Software Gardening

Software Gardening

Developing software is not like constructing a building. Software is more organic and should be treated as a garden. This presentation takes several gardening concepts and applies them to software development.

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Craig Berntson

July 17, 2018
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Transcript

  1. Software Gardening Craig Berntson

  2. Today’s Agenda The problem of the definition Three basic needs

    Getting our hands dirty Caring for our garden Harvesting Using the right tools
  3. The Problem Of The Definition

  4. Build Architecture Engineer Design Architect Scaffolding Contractor Plan Tear Down

  5. Rules & regulations Months of planning Fixed blueprints Exact outcome

    Changes difficult
  6. Architect Contractor Heat Water Sewer Electric Foundation Framing Roof Permits

  7. Construction projects use waterfall project management

  8. Code Bloat Rotting Code Rewrites Spaghetti Code Bugs Dissatisfied Customers

    Technical Debt
  9. Rather than construction, software is more like gardening – it

    is more organic than concrete. - Pragmatic Programmer
  10. ▪ Having an organization similar in its complexity to that

    of living things ▪ Characterized by the systematic arrangement of parts; organized; systematic ▪ Developing in a manner analogous to the natural growth and evolution characteristic of living organisms; arising as a natural outgrowth - Dictionary.com
  11. Nurturing Pruning Fertilizing Planting Weeding Soil Seeds Light Water Tools

  12. Three Basic Needs

  13. SOIL

  14. Agile Project Management Individuals and Interactions Working Software Customer Collaboration

    Responding to Change
  15. WATER

  16. Software Craftsmanship Well-Crafted Software Steadily Adding Value Community Of Professionals

    Productive Partnerships
  17. LIGHT

  18. Professional Development Podcasts

  19. Getting Our Hands Dirty

  20. Seeds

  21. OOP Principles Basic OOP Inheritance Polymorphism Encapsulation Loose coupling Tight

    cohesion DRY YAGNI SOLID OOP Single Responsibility Open/Closed Liskov Substitution Interface Segregation Dependency Inversion
  22. Insecticide

  23. Problems With… if switch for foreach while do…while null +,

    -, *, /
  24. Unit Testing Test While Developing (TWD) Test Driven Development (TDD)

  25. In 1976, G.J. Meyers described a 100-line program that had

    1018 unique paths. In 1979 he described a much simpler program. It was just a loop and a few if statements. In most languages, you could write it in 20 lines of code. This program has 100 trillion paths. – Testing Computer Software, Cem Kaner
  26. Pruning

  27. Clear cut Selective cutting Thinning Replanting

  28. Refactoring It is not rewriting It is reorganizing without changing

    behavior Improves maintainability and extensibility
  29. None
  30. Smells are certain structures in the code that indicate violation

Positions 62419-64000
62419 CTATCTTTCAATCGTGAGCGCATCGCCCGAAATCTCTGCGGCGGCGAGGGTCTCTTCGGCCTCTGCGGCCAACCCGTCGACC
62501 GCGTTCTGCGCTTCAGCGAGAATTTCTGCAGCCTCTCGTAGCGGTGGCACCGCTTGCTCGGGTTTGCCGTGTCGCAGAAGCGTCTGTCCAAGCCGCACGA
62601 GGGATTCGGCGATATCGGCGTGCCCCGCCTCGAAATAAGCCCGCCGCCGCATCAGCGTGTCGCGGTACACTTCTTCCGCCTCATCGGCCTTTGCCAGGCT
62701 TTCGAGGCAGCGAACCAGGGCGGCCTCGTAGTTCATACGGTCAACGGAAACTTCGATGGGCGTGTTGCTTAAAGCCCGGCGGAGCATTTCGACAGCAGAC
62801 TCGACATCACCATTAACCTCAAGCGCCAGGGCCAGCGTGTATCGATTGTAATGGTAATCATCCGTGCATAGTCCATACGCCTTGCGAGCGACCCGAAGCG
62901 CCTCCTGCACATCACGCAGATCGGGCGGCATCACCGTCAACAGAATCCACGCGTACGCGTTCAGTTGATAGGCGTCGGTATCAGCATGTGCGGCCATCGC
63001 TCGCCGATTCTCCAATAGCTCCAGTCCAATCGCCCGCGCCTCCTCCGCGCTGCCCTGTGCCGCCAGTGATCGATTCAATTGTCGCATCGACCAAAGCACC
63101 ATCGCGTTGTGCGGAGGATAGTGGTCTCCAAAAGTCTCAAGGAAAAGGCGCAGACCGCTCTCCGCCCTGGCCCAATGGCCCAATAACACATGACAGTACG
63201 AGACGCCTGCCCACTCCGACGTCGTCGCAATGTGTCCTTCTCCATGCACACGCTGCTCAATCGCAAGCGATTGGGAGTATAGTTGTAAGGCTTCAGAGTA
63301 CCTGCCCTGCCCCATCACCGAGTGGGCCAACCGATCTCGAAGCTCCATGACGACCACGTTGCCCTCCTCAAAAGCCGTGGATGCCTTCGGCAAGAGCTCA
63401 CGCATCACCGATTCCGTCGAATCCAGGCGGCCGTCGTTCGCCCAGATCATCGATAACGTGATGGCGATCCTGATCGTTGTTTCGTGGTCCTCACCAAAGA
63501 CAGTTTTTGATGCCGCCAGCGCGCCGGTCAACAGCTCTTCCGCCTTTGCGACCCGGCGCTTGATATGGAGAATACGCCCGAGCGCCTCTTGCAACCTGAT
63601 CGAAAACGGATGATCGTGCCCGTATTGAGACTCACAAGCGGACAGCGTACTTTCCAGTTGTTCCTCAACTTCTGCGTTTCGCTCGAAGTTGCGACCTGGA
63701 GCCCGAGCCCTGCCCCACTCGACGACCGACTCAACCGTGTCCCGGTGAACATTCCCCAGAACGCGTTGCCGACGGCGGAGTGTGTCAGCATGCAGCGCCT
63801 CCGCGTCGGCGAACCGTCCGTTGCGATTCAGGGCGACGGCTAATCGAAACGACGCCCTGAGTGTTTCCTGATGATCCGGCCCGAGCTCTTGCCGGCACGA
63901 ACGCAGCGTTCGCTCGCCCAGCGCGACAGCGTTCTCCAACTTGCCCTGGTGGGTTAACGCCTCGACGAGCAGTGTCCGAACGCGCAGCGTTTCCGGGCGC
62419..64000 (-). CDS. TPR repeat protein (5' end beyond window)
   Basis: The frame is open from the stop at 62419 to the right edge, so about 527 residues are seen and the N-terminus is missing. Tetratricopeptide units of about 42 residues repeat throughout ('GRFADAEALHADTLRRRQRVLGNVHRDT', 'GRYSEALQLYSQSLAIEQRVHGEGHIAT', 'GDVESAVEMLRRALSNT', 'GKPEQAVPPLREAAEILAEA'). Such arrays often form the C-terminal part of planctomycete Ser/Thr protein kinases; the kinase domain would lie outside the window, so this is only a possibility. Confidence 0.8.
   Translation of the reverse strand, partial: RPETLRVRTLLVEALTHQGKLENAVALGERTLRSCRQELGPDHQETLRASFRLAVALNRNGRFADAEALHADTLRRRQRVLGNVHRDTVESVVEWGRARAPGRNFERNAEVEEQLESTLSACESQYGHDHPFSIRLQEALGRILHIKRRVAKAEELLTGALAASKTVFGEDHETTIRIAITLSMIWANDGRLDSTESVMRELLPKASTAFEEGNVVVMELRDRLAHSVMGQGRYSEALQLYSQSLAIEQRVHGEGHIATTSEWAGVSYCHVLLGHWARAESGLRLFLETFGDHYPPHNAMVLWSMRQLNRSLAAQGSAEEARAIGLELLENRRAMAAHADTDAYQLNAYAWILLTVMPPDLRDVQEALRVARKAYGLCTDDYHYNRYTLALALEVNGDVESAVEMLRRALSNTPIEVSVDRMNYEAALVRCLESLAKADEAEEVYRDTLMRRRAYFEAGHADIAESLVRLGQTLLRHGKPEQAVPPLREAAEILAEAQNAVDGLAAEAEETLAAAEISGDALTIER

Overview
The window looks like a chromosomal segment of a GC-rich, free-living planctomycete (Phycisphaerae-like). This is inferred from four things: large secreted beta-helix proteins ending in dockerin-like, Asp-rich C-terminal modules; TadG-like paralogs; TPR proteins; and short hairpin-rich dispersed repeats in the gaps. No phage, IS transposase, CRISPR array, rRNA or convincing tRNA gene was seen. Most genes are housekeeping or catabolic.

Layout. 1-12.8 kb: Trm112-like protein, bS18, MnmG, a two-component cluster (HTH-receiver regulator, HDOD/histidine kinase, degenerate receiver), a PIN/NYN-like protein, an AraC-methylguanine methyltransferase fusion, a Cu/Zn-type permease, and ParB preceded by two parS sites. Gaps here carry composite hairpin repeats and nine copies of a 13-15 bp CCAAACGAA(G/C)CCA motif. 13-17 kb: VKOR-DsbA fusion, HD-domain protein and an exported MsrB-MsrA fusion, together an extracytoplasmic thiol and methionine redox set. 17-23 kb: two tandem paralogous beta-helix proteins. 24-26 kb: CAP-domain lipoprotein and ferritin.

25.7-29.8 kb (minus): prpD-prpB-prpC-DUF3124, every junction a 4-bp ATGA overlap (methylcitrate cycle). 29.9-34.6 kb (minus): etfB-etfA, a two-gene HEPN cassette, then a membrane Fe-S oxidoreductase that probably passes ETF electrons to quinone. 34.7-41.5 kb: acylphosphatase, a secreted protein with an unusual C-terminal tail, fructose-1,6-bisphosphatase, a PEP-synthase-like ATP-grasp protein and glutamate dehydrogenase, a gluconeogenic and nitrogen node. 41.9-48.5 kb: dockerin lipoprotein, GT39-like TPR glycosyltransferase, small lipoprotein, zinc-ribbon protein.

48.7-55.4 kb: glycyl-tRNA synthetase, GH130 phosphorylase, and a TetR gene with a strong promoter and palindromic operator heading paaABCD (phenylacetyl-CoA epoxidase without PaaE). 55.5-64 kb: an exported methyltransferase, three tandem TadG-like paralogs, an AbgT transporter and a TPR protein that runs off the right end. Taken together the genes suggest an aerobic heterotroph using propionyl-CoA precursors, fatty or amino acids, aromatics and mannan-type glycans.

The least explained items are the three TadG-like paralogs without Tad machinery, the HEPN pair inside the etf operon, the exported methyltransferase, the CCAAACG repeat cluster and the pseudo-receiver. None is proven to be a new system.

of fundamental design principles and negatively impact design quality. - Martin Fowler
  31. Application-level Smells • Duplicated code • Contrived complexity Class-level Smells

    • Large class • Cyclomatic complexity • Excessive use of literals Method-level smells • Too many parameters • Too many optional parameters or nulls • Long method
  32. “When and Why Your Code Starts to Smell Bad” 2015

    – College of William and Mary 1. Most of the time, smells are introduced when code is originally written 2. Maintenance and evolution smells are characterized by peculiar metrics trends 3. Refactoring itself can introduce new smells 4. Developers with high workloads and release pressure are more likely to introduce smells http://www.cs.wm.edu/~denys/pubs/ICSE'15-BadSmells-CRC.pdf
  33. TOPIARY

  34. Design Patterns

  35. Create Patterns • Factory • Singleton Structural Patterns • Adapter

    • Facade • Decorator Behavioral Patterns • Chain of Responsibility • Strategy • Template
  36. Weeding

  37. Version Control Don’t comment old code. Remove it! Small change-sets

    Check-in often
  38. Caring for Our Garden

  39. Nurturing

  40. Continuous Integration Build and test code with every commit Fail

    fast / Learn early Reduce risk Increase quality Enable better project visibility Reduce repetitive or manual processes
  41. Harvesting

  42. Software Delivery Pipeline Auto Deploy Manual Testing Automated Testing Continuous

    Integration
  43. Using the Right Tools

  44. Tools

  45. Development Tools • Visual Studio • VS Code • .NET

    Framework • .NET Core Other Tools • Fiddler • LinqPad • Database • Pluralsight • VS Add-ons • VS Extensions Technologies • Restful Web Services • Microservices
  46. Wrap-up

  47. Agile Software craftsmanship Professional development SOLID Unit testing Refactoring Design

    patterns Version control Continuous Integration Software delivery pipeline Tools
  48. None